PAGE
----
3. Hi everyone,

    Absolutely fascinating new paper on the connection between ASD and mitochondrial dysfunction:

    There seem to be so many clues to this giant puzzle, and with so many relevant papers and new tools in the world of biology, hopefully it won't take long for treatments that are really impactful for our kids.

    If you have any insights on the paper linked above, please share.

    Have a great night!


  4. Off blogpost topic, but nevertheless on topic.

    I just learned that there is a condition called "Auditory processing disorder" in children. (mentioned here:

    First, this made me happy because it sounded like a real diagnose that would fit my daughter and probably many other children with ASD with receptive language issues. Deconstructing "autism" into a range of several other diagnoses would be a nice divide-and-conquer strategy. Maybe someone already had put together the facts on ion channels and cochlea dysfunctions and I actually could show it to our doctor? So I read on:

    "APD is not the result of higher-order, more global deficit such as autism"
    So having autism, you can't have this disorder. Period. I suppose it is clinically impossible.
    "APD cannot be diagnosed from a symptoms checklist (..) A multidisciplinary team approach is critical (..) none of the test tools used by these professionals are diagnostic tools for APD."
    So, a disease without common symptoms. And a lot of people involved in diagnosing, almost none of them competent for the assignment.
    "There are many types of auditory processing deficits (..) because each child is an individual"
    Ah, so this is actually not one disease but thousands?

    And so on. As expected, there were no existing medical interventions, just a lot of proposed therapy time:
    "Children with APD can learn to become active participants in their own listening, learning, and communication success rather than hapless (and helpless) victims."

    Yes, I got a bit angry reading this for several obvious reasons. How is it possible to call something like this a disease or diagnose at all? What authority or scientifical data do you really need to create a new diagnose and get it in the standard manual?

    This got me thinking.

    What would happen if, say, a leading autism expert/blogger with the help of some committed researchers/parents published a series of newly found diagnoses: "Comorbid with, but not to be confused with autism". Complete descriptions with disease name, symptoms, ethiology, genetic associations and treatments.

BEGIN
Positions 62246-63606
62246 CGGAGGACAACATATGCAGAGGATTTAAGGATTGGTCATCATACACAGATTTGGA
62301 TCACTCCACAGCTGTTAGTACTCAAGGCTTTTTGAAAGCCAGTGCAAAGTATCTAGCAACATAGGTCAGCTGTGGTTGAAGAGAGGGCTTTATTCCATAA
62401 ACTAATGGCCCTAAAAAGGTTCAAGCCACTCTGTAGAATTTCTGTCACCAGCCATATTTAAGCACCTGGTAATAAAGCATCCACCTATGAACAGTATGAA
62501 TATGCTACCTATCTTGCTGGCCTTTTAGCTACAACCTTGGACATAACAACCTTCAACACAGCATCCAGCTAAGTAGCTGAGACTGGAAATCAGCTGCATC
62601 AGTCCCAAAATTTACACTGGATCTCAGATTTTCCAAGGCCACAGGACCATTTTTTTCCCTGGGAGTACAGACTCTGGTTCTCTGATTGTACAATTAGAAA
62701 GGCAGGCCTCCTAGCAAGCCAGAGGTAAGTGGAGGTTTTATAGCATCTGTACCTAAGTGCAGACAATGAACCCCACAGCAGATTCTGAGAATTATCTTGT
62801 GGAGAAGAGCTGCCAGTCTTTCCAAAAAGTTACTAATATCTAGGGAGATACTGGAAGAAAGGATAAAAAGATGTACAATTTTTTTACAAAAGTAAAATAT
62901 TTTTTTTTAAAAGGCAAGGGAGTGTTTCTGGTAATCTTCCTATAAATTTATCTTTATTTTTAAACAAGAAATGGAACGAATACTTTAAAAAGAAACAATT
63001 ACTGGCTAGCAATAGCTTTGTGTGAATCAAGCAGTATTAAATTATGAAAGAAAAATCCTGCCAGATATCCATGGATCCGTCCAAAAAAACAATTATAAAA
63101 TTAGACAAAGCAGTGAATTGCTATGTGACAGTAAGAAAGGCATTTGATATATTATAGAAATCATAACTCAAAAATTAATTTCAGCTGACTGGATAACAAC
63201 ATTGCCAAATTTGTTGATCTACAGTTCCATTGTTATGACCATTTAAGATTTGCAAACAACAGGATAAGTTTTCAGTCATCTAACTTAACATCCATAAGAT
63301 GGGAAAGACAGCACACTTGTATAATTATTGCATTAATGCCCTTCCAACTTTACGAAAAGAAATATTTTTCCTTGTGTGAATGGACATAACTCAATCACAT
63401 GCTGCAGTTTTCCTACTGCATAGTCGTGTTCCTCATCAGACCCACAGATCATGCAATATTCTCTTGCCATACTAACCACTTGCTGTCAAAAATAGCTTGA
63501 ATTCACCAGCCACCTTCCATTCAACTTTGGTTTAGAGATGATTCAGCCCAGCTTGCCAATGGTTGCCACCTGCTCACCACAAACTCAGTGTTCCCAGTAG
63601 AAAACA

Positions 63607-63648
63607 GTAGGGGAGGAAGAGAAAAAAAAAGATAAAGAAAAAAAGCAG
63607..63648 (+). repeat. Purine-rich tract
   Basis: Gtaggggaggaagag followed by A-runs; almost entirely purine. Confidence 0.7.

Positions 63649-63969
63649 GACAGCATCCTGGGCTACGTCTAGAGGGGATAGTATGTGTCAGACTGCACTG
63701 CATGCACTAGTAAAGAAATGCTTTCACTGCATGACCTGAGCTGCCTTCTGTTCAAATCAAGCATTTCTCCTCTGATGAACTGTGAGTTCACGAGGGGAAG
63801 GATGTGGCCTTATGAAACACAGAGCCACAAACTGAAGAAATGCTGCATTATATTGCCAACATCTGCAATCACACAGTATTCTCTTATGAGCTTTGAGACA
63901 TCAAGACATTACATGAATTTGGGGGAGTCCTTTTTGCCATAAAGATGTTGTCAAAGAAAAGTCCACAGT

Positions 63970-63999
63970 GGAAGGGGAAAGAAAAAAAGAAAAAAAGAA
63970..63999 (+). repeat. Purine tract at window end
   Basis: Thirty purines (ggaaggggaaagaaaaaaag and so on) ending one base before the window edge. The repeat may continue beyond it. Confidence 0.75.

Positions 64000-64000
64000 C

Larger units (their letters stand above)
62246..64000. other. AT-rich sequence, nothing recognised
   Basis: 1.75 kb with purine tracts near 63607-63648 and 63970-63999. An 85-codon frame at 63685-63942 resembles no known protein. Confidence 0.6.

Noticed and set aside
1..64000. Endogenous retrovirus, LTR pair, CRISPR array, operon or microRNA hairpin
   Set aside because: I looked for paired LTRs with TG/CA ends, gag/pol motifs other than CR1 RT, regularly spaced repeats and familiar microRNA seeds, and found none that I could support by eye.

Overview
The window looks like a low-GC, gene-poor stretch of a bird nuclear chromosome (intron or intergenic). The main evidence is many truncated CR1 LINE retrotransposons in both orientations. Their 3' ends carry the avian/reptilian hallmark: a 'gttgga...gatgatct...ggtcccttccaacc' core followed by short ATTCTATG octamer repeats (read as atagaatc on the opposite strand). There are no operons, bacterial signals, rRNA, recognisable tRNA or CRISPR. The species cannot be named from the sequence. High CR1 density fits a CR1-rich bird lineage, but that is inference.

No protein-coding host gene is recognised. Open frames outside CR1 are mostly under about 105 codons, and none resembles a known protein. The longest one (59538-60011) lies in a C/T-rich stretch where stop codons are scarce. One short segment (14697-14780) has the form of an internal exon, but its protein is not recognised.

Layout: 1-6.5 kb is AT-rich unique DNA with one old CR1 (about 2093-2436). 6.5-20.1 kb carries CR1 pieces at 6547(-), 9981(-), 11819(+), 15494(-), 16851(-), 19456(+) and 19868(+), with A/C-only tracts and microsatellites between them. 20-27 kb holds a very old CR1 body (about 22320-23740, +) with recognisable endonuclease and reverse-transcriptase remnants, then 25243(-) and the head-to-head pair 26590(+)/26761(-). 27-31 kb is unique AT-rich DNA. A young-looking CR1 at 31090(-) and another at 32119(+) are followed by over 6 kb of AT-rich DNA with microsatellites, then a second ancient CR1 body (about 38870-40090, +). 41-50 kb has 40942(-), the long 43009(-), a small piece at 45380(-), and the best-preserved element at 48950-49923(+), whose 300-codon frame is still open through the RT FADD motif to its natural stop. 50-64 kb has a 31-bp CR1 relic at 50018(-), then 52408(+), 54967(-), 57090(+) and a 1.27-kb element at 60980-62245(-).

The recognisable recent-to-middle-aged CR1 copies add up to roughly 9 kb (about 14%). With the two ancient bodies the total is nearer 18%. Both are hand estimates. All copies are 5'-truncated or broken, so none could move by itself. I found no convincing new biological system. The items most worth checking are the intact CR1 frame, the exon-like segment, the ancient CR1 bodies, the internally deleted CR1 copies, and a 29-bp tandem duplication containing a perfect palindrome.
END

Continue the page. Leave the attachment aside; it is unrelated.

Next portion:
“Montys hypokalemic sensory overload syndrome” anyone? Then just print out the PDF and bring it to your local pediatrician.


    1. Ling, on the one hand there are forgotten pieces of science, like hypokalemic sensory overload, that are sitting there waiting to be applied, but on the other hand many features of autism are far beyond the scope of today's science.

      When you do not understand the science, like speech therapists, all you can have is therapy. In some cases therapy can be highly beneficial.

      Observational diagnoses are always of limited value, with arbitrary exclusions. Kanner thought you could not have autism, if you had epilepsy.

      Here is a more scientific review of auditory processing and autism, but it does not have any practical answers for you.

      Auditory Processing in Autism Spectrum Disorder: A Review of the Literature

      Pediatricians usually see their job as applying generally endorsed medicine, which in some countries is prescribed in great detail, as in the UK by NICE. Going beyond these guidelines is generally not approved of, and so off-label prescribing is often unavailable.

      A small number of doctors, like AJs new doctor, are open to experimental therapies, but quite often just to "their" experimental therapies.

      It would help if more clinicians published case histories about specific autism interventions. That is a very realistic expectation.

      Personally, I do not expect to change the world of autism, but I am content that at least in one tiny part of the internet there is a logical process underway of trying to translate science into therapy and try and explain why some stumbled-upon therapies might actually be effective.

    2. Your blog is a lot about sharing new insights from science and finding practical ways to apply these in vivo. The ultimate goal is, if I guess it right, to help other people suffering from ASD in one way or another. Many of us readers would be in a much darker situation if it wasn't for you Peter, and indeed Monty. Even though I am only at the beginning of this journey, I feel tremendously thankful for what I have learnt. There is no way I'll ever be able to pay it back, other than eventually passing on the knowledge to those in need.

      As a working mother to two small children, I have very little spare time left. I have struggled to work my way through the PolyPill blog, reading medical reports on neurological issues late evenings or on the tube. Since this new hobby is nothing I am used to do, it has taken some time. My estimate is that I will finish within 6 months. After that, I'll probably need to re-read most parts; there is just too much good information in here.